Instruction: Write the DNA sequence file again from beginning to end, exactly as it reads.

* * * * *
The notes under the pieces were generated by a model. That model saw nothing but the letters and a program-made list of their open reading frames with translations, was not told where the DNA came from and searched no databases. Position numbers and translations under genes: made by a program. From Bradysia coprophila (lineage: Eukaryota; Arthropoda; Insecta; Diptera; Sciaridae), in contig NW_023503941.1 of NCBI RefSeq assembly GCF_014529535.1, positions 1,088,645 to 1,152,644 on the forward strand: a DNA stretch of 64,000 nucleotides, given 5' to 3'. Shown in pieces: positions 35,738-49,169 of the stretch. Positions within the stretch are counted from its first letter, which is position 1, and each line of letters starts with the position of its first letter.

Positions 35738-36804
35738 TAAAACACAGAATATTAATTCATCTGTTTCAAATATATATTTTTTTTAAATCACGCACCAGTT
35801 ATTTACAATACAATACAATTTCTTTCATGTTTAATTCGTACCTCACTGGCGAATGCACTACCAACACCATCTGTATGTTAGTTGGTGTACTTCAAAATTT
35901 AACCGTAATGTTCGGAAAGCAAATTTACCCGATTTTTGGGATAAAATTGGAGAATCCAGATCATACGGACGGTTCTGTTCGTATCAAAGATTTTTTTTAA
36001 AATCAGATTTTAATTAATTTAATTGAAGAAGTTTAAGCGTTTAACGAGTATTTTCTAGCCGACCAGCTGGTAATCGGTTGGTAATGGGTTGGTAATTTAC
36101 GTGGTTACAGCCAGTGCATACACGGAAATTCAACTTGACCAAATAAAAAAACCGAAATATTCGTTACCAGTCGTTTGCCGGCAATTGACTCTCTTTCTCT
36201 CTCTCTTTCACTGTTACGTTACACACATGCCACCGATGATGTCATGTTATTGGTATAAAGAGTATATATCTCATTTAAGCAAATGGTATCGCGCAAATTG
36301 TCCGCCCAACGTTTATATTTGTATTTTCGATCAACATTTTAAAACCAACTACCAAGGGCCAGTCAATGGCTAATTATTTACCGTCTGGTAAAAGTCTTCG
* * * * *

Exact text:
The notes under the pieces were generated by a model. That model saw nothing but the letters and a program-made list of their open reading frames with translations, was not told where the DNA came from and searched no databases. Position numbers and translations under genes: made by a program. From Bradysia coprophila (lineage: Eukaryota; Arthropoda; Insecta; Diptera; Sciaridae), in contig NW_023503941.1 of NCBI RefSeq assembly GCF_014529535.1, positions 1,088,645 to 1,152,644 on the forward strand: a DNA stretch of 64,000 nucleotides, given 5' to 3'. Shown in pieces: positions 35,738-49,169 of the stretch. Positions within the stretch are counted from its first letter, which is position 1, and each line of letters starts with the position of its first letter.

Positions 35738-36804
35738 TAAAACACAGAATATTAATTCATCTGTTTCAAATATATATTTTTTTTAAATCACGCACCAGTT
35801 ATTTACAATACAATACAATTTCTTTCATGTTTAATTCGTACCTCACTGGCGAATGCACTACCAACACCATCTGTATGTTAGTTGGTGTACTTCAAAATTT
35901 AACCGTAATGTTCGGAAAGCAAATTTACCCGATTTTTGGGATAAAATTGGAGAATCCAGATCATACGGACGGTTCTGTTCGTATCAAAGATTTTTTTTAA
36001 AATCAGATTTTAATTAATTTAATTGAAGAAGTTTAAGCGTTTAACGAGTATTTTCTAGCCGACCAGCTGGTAATCGGTTGGTAATGGGTTGGTAATTTAC
36101 GTGGTTACAGCCAGTGCATACACGGAAATTCAACTTGACCAAATAAAAAAACCGAAATATTCGTTACCAGTCGTTTGCCGGCAATTGACTCTCTTTCTCT
36201 CTCTCTTTCACTGTTACGTTACACACATGCCACCGATGATGTCATGTTATTGGTATAAAGAGTATATATCTCATTTAAGCAAATGGTATCGCGCAAATTG
36301 TCCGCCCAACGTTTATATTTGTATTTTCGATCAACATTTTAAAACCAACTACCAAGGGCCAGTCAATGGCTAATTATTTACCGTCTGGTAAAAGTCTTCG